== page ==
Sam Stelfox

Thoughts from a software engineer, systems hacker and Linux gubernāre.

Grub

Security

Password Protection

If left unchecked a malicious user with console access can add or remove kernel parameters or chain-boot onto another device when booting using grub. You can prevent this by requiring the user to enter a password to modify the run-time configuration of grub on boot.

You can use the 'Bootloader Password' option during a CentOS or Fedora install however it's uses md5 to hash the password which is a known broken scheme. grub-crypt which comes installed by default on Fedora allows you to use sha512 to hash the password like so:

[[email protected] ~]# grub-crypt --sha-512
Password: 
Retype password: 
$6$Um4l/Bido.ySrD.H$uuQjipx3uCu/XwGAfqOQsdIw1m1dphRbUbKOsoT5EpCt4LGi0kGdckDE3SPj2eS3pJ9DCJy3V/TqlqJOjjMvJ1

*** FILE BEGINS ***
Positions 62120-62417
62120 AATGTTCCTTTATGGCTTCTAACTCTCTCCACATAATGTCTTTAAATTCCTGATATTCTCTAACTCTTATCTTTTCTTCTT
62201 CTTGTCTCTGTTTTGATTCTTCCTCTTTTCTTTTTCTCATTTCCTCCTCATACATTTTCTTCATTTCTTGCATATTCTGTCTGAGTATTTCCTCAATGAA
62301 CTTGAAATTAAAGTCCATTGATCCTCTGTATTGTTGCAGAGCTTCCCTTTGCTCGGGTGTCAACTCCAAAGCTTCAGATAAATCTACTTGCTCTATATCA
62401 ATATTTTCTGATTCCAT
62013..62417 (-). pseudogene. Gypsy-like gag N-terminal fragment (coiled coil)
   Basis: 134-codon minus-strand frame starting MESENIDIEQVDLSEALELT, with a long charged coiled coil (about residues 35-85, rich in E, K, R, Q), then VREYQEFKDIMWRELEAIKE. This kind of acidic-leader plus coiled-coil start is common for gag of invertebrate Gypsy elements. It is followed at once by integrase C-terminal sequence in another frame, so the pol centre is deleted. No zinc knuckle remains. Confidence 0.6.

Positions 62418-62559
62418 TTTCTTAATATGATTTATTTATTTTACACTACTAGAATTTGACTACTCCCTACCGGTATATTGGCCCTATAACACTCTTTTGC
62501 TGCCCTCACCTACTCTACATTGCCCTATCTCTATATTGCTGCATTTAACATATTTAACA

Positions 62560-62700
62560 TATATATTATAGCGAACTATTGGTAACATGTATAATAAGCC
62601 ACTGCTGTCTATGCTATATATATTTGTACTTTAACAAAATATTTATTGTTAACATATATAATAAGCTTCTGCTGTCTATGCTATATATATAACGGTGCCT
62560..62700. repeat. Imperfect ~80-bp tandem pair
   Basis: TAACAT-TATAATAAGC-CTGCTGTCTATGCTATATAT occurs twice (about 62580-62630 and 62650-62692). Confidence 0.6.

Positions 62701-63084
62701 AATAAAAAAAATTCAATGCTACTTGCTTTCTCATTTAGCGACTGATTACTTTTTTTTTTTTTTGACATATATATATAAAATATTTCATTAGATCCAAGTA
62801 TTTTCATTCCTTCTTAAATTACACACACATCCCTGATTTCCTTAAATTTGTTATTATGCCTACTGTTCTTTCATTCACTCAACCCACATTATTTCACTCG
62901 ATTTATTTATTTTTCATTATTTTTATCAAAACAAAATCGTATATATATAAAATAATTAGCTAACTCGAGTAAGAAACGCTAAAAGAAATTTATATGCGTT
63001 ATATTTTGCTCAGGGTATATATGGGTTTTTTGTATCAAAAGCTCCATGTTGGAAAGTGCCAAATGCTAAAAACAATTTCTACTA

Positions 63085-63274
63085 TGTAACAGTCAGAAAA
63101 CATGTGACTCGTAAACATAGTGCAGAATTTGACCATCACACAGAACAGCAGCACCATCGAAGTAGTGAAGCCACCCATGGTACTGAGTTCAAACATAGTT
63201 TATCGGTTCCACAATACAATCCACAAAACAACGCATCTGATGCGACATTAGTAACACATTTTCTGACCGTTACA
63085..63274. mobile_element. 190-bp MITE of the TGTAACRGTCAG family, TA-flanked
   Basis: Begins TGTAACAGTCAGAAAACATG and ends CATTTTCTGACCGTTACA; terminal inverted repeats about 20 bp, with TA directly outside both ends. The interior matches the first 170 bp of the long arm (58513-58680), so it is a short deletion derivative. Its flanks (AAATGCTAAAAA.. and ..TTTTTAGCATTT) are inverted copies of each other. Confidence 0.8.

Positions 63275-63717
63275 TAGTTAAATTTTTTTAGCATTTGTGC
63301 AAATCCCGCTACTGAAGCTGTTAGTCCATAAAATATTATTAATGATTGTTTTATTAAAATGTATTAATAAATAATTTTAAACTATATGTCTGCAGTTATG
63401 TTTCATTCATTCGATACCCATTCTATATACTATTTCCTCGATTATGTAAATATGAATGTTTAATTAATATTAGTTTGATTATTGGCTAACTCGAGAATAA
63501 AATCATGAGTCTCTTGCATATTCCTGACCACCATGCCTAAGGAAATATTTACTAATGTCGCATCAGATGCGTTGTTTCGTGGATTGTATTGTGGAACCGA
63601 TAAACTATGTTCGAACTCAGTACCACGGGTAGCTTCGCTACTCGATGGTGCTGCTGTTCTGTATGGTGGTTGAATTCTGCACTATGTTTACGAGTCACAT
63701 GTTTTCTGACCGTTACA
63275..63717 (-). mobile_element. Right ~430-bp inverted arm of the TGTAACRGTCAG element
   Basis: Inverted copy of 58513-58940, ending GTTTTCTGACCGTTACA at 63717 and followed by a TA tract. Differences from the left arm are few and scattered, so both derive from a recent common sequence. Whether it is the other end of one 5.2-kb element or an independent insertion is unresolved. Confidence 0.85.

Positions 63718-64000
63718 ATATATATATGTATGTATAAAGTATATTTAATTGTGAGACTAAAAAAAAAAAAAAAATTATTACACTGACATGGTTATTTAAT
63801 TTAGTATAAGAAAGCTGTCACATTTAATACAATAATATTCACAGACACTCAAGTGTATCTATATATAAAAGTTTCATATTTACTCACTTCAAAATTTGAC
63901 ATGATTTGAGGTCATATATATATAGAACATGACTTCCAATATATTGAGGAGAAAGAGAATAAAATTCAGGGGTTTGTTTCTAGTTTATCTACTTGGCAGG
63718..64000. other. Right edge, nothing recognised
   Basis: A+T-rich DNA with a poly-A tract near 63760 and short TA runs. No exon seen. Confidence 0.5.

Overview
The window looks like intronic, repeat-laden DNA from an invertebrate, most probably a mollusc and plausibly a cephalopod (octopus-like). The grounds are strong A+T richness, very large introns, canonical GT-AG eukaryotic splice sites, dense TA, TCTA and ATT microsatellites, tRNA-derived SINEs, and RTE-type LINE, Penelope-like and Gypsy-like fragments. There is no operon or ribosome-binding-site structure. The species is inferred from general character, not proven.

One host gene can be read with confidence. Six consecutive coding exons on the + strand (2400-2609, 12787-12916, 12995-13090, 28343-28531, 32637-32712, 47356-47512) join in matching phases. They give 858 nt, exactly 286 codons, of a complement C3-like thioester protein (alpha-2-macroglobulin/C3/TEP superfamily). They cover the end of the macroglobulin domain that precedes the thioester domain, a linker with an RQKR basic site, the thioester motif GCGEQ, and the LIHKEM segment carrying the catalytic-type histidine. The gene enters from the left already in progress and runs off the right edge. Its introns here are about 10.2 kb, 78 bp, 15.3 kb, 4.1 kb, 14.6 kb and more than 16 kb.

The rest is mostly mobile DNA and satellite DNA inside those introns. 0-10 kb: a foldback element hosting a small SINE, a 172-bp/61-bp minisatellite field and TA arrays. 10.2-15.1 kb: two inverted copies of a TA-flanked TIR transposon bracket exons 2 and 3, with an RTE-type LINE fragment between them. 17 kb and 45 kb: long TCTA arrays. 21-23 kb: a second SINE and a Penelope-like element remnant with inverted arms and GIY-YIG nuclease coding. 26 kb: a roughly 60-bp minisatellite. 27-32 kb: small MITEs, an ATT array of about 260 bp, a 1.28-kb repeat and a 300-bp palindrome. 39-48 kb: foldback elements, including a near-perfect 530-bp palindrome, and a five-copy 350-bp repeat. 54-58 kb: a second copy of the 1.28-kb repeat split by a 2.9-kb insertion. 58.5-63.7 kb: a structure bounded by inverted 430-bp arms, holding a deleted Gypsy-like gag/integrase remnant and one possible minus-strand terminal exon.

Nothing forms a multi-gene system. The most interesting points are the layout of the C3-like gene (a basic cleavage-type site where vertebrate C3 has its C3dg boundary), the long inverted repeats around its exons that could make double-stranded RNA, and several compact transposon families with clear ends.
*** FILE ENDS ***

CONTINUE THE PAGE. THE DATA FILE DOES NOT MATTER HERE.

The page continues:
Note: Do not use the hash displayed it above, it is not secure (I used "password")

You would then add the following line (or replace an existing one) to /etc/grub.conf

password --sha-512 $6$Um4l/Bido.ySrD.H$uuQjipx3uCu/XwGAfqOQsdIw1m1dphRbUbKOsoT5EpCt4LGi0kGdckDE3SPj2eS3pJ9DCJy3V/TqlqJOjjMvJ1

Protect the Configuration

Since the grub configuration file has a password hash in it (regardless of the current state of security of that hash type), as additional information about the server it should be restricted to only be readable and writeable by root like so:

[[email protected] ~]# chmod 600 /etc/grub.conf